“When Ariely offered buyers a choice between a Lindt ‘Lindor Truffle’ for 15 cents — about half of its usual cost — and a Hershey Kiss for 1 penny, 73% chose the Lindt because of its apparent value. But when the price of both items was lowered by just one cent to 14 cents and free respectively, 69% of shoppers took the free Hershey Kiss.”

 

It doesn’t take much to convince your followers that you’re generous. It doesn’t have to be a once-a-week thing or even a monthly thing, just enough that will keep your audience at the edge of their seats and waiting for more.

 

Plus, using buzzwords like ‘Free’, ‘New’, or ‘Guaranteed’ are huge if you’re holding a sale or trying to attract some attention for a specific product or service.

 

3. Engage and interact

 

People use social media not just for your giveaways and discounts, but because it’s the best form of customer service ever created.

 

Think about it. Where else can you get a direct link between you and, for example, Reeses’ Chocolate? Before social media, you’d have to call, wait for who-knows-how-long, and then hopefully speak to a human representative that will likely give you a generic company response.

 

Now with social media, you can inquire of anything you want of your favorite company and, if the page is run correctly, should merit a response from them.

 

Community managers, engaging and interacting with your followers is the best way of creating transparency. There is no way of telling your fanbase that there’s a human behind the account and the computer screen than directly answering the compliments, complaints, and questions of fans. It just shows that you’re going the extra mile, that you care, and that you’re willing to take the time out of your day to help that individual.

 

One thing I will say is to not answer a customer with a generic, fill-in-the-blank response. If they wanted that, they could have called the company and received the same response. Take the time to show each and every one of your fans that you care. It will pay off.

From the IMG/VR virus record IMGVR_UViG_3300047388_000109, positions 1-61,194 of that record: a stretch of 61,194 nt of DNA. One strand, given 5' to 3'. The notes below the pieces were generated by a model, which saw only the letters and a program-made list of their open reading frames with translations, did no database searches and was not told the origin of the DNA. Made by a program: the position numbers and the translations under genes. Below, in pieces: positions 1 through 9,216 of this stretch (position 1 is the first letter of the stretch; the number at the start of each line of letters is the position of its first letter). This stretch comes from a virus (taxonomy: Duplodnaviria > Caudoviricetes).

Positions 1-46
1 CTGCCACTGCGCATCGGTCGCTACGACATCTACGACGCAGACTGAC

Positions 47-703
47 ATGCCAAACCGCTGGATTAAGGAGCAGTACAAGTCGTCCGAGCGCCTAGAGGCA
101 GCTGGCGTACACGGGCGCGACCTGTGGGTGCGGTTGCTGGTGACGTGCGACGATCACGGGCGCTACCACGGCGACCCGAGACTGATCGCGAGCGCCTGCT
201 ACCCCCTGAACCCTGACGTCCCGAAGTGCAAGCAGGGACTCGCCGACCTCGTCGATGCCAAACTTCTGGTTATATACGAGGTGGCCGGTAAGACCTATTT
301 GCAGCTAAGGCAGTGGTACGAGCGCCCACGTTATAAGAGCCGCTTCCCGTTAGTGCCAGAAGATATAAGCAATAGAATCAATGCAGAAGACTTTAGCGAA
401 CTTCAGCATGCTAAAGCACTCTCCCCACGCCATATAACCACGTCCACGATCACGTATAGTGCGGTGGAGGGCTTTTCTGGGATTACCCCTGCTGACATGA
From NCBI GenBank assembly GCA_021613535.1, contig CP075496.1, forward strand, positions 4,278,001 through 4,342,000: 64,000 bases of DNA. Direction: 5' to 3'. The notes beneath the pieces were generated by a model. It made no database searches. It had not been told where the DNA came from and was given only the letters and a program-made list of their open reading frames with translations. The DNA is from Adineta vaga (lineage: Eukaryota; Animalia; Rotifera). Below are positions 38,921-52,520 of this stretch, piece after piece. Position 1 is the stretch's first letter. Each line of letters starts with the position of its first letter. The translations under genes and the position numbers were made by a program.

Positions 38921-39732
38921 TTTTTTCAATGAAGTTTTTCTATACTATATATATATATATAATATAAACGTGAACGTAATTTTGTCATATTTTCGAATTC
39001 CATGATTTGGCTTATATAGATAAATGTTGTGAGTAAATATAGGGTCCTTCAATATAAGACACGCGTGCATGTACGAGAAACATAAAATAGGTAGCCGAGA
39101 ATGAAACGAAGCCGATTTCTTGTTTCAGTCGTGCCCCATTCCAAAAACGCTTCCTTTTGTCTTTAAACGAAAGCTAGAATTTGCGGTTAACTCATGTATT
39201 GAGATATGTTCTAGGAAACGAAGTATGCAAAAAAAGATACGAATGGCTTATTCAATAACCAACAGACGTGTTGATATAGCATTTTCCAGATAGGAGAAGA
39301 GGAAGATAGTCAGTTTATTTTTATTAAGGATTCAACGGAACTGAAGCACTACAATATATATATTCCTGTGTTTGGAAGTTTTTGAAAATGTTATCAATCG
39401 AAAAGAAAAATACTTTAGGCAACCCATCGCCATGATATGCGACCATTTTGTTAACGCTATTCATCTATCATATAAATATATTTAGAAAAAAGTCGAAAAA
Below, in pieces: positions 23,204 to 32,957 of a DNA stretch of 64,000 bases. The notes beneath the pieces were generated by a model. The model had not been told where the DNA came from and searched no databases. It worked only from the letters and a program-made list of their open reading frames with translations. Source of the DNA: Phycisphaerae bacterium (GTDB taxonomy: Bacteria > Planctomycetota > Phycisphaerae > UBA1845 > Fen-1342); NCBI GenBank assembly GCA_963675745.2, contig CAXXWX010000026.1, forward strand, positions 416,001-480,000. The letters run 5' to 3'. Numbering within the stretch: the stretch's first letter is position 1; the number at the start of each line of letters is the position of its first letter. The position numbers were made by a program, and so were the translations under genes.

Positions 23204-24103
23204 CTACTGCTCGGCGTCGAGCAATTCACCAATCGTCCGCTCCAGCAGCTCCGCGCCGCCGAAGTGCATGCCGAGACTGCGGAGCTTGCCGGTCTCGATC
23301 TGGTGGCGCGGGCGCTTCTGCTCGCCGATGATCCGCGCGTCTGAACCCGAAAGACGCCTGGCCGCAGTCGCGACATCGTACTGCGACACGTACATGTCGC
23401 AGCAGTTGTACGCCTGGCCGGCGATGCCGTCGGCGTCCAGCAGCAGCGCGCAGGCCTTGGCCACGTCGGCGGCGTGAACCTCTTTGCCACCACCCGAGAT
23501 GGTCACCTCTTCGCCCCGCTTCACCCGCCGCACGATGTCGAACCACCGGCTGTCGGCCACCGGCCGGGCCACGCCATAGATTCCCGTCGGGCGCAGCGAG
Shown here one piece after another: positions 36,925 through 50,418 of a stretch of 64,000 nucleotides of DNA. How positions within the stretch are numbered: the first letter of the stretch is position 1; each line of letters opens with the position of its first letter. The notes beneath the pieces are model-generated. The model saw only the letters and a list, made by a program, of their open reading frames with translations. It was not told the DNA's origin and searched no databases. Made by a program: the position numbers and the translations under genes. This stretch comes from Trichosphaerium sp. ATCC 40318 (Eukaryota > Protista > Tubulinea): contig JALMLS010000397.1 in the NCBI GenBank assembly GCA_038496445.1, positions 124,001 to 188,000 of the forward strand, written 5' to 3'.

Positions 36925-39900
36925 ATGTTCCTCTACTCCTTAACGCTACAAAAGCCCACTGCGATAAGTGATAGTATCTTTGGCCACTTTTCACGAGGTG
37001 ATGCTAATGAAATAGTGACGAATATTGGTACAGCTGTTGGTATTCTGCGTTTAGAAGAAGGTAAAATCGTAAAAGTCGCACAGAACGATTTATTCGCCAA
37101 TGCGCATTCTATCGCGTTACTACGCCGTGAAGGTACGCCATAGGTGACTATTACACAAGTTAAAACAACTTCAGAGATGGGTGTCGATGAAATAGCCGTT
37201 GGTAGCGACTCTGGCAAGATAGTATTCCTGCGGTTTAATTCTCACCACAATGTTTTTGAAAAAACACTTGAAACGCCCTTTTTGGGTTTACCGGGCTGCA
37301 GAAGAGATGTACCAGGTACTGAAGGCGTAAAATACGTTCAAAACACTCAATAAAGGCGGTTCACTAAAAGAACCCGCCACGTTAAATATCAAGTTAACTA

4. Have perspective

 

There is nothing more important running an social media account than having perspective.

 

By perspective, I mean you yourself sitting at your computer, going through Facebook or Twitter, noticing things that catch your attention, and then quickly asking yourself, “Why did I like this post or tweet more than any other?”

 

You’re no different than your followers. They, too, scroll through mostly filler until they come across something that’s eye-catching and makes them stop for a few seconds. Social media is just another cog in our increasingly fast-paced world. You only have a second or two to make your point. Whether it’s with a catchy headline or an interesting photo, your impact has to be immediate and swift.

 

That usually means not creating long-winded posts with paragraph-long posts. The most effective posts are usually the ones with the shortest description and an attractive image that momentarily grabs your attention. Those are the posts that will make people stop and stare.

 

There’s so much information flying at you at every second that it takes a special kind of post to make you actually stop scrolling. Use perspective to think about what catches your eye (perhaps it’s a specific word or picture) and then apply it to your own page.